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Thursday, April 27, 2017

Trump's Idea About Dismantling 9th Circuit a Good One

By Douglas V. Gibbs
Author, Speaker, Instructor, Radio Host

In Article I, Section 8 of the United States Constitution the text states that Congress has the authority to "constitute Tribunals inferior to the supreme Court."

In Article III of the U.S. Constitution, when referring to the inferior federal courts, it states that it is Congress who may from "time to time ordain and establish."

With the power of creation comes the power to dismantle.

The 9th Circuit of Appeals has been neglecting the rule of law.  What they do when they neglect to apply the law, and instead apply their opinions to the laws, is push the rule of man, rather than the rule of law.

The leftist activist judges have been ruling unconstitutionally based on their ideological beliefs, rather than applying the law to the cases they hear.  In response to their illegal rulings, of which the courts have no authority to enforce, President Trump said he is considering proposals that would split up the 9th Circuit Court of Appeals.

Trump said, "There are many people that want to break up the 9th Circuit. It's outrageous.  Everybody immediately runs to the 9th Circuit. And we have a big country. We have lots of other locations. But they immediately run to the 9th Circuit. Because they know that's like, semi-automatic."

First came the attacks against his travel ban, despite the fact that Article I, Section 9 gives Congress the authority to prohibit persons from migrating into the United States for any reason, and his executive order referenced those immigration laws he was delegating down to the executive branch agencies, the federal court system claimed he couldn't because, in short, his travel ban was "mean."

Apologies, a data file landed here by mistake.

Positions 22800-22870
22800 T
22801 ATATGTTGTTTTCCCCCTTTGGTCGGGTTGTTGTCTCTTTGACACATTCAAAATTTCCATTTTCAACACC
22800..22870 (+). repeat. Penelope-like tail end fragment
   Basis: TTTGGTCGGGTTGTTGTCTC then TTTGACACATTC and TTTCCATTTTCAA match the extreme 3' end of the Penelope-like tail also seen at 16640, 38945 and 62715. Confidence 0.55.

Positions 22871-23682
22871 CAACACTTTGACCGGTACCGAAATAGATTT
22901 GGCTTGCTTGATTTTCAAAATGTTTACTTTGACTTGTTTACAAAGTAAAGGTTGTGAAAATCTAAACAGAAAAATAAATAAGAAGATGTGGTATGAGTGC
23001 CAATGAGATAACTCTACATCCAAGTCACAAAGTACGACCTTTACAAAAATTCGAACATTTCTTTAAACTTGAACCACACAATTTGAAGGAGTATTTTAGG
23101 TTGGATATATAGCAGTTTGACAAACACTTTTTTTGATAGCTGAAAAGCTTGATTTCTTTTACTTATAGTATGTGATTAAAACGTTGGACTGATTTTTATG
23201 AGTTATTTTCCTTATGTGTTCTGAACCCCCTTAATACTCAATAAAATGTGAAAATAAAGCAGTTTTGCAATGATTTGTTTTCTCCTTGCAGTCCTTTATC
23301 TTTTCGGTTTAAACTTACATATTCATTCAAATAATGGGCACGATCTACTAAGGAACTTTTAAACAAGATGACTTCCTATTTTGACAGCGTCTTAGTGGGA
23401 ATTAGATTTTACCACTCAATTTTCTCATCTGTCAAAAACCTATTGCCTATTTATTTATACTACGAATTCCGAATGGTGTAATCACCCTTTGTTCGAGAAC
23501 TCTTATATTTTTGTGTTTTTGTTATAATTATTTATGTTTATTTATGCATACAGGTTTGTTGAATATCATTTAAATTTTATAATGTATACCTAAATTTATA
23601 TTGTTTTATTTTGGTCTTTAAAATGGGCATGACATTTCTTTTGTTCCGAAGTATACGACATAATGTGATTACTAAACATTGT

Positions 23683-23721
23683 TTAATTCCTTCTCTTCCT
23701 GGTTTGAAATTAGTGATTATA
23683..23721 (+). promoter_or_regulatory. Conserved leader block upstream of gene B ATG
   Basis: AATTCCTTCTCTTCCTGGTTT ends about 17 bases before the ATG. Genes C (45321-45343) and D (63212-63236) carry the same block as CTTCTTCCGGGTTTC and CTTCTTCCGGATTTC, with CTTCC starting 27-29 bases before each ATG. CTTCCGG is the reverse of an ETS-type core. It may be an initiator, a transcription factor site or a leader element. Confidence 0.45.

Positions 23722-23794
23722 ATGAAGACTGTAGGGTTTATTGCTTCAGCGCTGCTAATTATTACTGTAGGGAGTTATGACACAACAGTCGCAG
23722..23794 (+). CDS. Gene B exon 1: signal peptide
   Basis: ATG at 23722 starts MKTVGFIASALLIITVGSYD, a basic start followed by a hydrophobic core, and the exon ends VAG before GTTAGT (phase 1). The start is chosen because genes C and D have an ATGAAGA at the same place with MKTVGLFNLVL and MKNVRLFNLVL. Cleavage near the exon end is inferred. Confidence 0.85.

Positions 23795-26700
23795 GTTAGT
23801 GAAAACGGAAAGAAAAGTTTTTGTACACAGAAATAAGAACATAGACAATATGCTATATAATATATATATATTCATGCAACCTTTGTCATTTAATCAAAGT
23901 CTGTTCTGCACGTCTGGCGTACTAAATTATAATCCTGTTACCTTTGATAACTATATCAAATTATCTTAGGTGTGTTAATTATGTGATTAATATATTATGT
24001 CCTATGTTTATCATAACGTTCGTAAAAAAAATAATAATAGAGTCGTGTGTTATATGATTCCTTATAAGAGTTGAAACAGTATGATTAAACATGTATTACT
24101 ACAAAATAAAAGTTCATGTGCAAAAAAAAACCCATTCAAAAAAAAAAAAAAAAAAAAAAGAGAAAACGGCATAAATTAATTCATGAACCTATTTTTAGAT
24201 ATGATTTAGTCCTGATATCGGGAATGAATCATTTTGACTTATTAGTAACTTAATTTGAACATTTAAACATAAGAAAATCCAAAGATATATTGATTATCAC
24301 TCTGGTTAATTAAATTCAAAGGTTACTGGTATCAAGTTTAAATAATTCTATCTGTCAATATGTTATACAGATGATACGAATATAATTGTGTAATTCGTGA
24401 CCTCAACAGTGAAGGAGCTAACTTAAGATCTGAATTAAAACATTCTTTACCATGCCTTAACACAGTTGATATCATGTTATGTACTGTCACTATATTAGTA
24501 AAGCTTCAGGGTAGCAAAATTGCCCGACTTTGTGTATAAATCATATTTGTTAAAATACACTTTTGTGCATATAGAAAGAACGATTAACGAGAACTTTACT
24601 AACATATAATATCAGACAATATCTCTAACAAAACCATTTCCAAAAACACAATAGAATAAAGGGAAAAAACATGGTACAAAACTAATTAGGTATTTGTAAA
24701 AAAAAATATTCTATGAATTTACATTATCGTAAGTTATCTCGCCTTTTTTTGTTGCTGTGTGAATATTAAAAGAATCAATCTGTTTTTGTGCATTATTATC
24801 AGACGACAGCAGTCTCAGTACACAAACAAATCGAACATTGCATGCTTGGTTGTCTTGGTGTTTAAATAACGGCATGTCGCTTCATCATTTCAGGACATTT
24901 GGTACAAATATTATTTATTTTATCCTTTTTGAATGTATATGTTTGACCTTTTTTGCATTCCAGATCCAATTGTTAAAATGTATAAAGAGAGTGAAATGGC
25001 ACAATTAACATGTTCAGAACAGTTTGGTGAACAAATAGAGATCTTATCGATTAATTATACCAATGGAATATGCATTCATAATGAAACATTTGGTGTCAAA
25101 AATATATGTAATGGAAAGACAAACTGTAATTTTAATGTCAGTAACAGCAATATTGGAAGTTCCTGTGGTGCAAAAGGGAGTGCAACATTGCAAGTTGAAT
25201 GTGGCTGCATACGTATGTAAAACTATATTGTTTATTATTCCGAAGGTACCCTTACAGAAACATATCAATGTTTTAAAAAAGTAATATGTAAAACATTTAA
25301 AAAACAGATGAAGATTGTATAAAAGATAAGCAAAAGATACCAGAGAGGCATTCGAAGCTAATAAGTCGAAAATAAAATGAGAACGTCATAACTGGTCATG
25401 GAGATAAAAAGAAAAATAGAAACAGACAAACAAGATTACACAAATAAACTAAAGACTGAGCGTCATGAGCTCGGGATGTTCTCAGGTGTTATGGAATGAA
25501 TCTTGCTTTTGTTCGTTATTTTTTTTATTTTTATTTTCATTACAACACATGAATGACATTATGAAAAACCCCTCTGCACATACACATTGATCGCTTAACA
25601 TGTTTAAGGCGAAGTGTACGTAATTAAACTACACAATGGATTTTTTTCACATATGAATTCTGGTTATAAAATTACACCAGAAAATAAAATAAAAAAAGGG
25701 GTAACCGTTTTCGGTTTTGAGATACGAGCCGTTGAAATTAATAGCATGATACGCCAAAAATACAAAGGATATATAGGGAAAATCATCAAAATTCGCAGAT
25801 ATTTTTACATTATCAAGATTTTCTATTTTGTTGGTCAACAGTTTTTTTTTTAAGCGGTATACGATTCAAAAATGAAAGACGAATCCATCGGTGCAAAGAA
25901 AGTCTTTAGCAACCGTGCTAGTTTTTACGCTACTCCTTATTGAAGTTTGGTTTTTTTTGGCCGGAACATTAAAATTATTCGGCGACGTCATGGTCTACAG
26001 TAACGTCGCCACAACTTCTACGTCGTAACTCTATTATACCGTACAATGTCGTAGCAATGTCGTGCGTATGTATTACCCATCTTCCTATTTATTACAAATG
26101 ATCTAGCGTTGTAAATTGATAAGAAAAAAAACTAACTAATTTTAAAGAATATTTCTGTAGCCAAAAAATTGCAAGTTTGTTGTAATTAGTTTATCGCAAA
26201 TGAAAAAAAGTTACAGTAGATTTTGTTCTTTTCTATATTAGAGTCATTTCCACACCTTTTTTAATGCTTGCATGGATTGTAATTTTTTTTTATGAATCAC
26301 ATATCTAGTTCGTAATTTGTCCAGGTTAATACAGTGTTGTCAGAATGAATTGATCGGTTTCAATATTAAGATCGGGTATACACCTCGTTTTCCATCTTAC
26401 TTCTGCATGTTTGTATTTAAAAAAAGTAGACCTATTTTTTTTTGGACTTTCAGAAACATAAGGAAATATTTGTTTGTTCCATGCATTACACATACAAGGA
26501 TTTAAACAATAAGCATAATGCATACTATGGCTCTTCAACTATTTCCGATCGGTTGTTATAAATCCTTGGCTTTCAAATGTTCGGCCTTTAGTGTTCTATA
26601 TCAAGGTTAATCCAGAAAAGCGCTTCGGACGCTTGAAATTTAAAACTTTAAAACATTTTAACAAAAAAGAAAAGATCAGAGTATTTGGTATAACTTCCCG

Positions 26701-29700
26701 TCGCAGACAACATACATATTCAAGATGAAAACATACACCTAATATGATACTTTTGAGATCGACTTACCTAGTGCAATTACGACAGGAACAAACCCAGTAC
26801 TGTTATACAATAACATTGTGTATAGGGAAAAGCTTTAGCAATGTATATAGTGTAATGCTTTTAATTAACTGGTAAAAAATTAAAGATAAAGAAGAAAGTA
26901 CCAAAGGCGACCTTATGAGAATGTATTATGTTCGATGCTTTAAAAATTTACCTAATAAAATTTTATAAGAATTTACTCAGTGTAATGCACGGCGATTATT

Now, U.S. District Judge William Orrick has temporarily blocked Trump's efforts to withhold funds from any municipality that refuses to cooperate with immigration enforcement officers.  According to Orrick, Trump had overstepped his authority when he directed the Justice Department to put immigration-related conditions on grants for so-called sanctuary cities that may not be directly related to law enforcement. The case, if appealed, would go before the 9th Circuit.

Fascinating.  I seem to remember the Democrats using the threat of withholding federal funding as a way of extorting the States a number of times in history. About a year ago congressional Democrats threatened North Carolina Governor Pat McCrory of taking away federal funding for the State's education, transportation and health programs because of North Carolina's law refusing to obey Obama's demand regarding "gender neutral" bathrooms in schools.  The Obama White House announced that it wouldn't pull federal funding once North Carolina responded that they would take the federal government to court.

As for the discretion of funding, and the idea that starving States of federal funding has to be associated with the issue in question, where in the Constitution does it even authorize the federal government to give the States funding in the first place?  Interior issues are none of the federal government's business, as is the idea of funding those interior issues.

When it comes to the judicial branch's lack of enforcement authorities, Trump can simply ignore the courts.  What are they going to do?  How would they enforce their rulings?
Regarding sanctuary cities, Article VI. of the United States Constitution, in the Supremacy Clause, it states that laws contrary to constitutional U.S. laws are unconstitutional, and the judges "shall be bound thereby."

In short, the sanctuary status laws are illegal.  The sanctuary cities have no legal leg to stand on, from the point of view of constitutionality.

That all said, dismantling the 9th Circuit Court is doable, but not by the executive branch.  If the judges need to be removed from their seats, and the court dismantled, the Congress would have to initiate the move with legislation.

In Article III's Exceptions Clause, the Congress also has the authority to use legislation to make null and void unconstitutional rulings.  One wonders why they haven't used that tool, instead.

If one reads the Constitution, and understands the history of the courts, we realize two things.  First, the judicial branch was originally supposed to be the weakest branch of the three, not the strongest.  Second, among Congress's jobs is to be a check against the courts, the courts are not supposed to be a check against the President or the Congress.  The checks against the executive and legislative branches are supposed to be the States, and We the People.  In short, all of these rulings by the court against Trump's executive orders are an overstepping of their judicial authorities.  The judges are acting illegally.

-- Political Pistachio Conservative News and Commentary

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